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Quick and dirty way of making something similar: (The result will of course not be as nice as this, but you get a working tool much faster.)- Buy a cheap set of lathe tools with decent handles. Amazon have some that cost less than $20 for an 8-pack, shipping included. Or use some old useless tools you already have.- Remove the temper if necessary. Cheap tools may be untempered already.- Grind away the cutting edge and whatever other metal you want to remove.- Drill and thread a hole.- Mount the carbide bit.Done!
Done wrong, you could blow up a battery with a spot welder. (As you could with the soldering method shown in this instructable.)Done right, it is safe.Battery spot welders are designed to connect both contactsof the welder to the same side of the battery, so none of the welding currentgoes through the battery. The current only goes through the metal at the end ofthe battery.Each side of the battery done separately, of course. Do a search for “battery spot welder” on this site and youfind several DIY designs.
Good advice on the screws.I found a couple of tables here showing screw diameters and pilot holes for both straight and tapered drill bits:https://www.boltdepot.com/fastener-information/Woo...https://www.boltdepot.com/fastener-information/Woo...Another option that removes the problem of pre-drilling completely, are self drilling structural screws.My favorite screws for these kind of projects are now the screws made by GRK Fasteners. They are expensive, but are real time savers. They are much thinner (for the same load bearing capability) than regular wood screws, so I have had no problems with them splitting wood.Home Depot and other stores carry themhttps://www.homedepot.com/s/grk?NCNI-5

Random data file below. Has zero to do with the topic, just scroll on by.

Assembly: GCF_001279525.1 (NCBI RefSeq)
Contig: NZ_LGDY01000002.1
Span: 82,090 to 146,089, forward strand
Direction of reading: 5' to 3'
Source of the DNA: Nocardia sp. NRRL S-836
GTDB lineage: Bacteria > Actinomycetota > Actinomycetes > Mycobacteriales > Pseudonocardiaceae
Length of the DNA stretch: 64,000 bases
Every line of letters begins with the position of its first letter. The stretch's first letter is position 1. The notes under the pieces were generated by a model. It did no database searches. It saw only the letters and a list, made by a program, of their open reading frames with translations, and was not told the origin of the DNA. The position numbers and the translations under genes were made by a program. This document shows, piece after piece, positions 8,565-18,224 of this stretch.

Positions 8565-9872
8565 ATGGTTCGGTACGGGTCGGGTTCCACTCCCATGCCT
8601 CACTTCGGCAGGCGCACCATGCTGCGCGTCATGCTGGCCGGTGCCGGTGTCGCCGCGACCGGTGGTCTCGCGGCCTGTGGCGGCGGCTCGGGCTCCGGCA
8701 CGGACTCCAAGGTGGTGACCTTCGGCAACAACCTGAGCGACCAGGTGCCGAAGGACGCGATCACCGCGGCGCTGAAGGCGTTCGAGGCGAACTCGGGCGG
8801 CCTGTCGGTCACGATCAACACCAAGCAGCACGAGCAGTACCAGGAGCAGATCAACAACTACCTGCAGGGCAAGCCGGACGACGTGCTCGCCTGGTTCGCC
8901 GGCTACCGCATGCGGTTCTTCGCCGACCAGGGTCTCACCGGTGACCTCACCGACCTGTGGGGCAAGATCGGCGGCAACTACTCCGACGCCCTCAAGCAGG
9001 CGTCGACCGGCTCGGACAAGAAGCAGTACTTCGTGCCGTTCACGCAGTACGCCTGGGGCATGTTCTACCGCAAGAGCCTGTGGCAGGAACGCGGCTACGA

Even if they did file a patent for it way back when, it would be expired long time ago. Someone further down mentioned buying this 50 years ago, patents last only 20 years. After that everything is in the public domain.
My 2 cents here:I built a similar setup in my garage, using old laptop power supplies as the power source. (I modified the supplies to output slightly more than 12V, so I got the right amount of current for my strings. I also added wiring to avoid voltage drops along the length of the strings.) This created some interference on my garage radio, as the LED strips act as a large antenna for the noise coming from the switching power supplies. So I have to add additional filtering, the PC supplies were not designed for this purpose. (And my radio is right next to the lights.)Possible solutions for those who get similar problems:-Listen only to strong radio stations ;-) (or use WiFi radio). I am currently at this stage when using my lights, the following is on the to-do list for when I have ...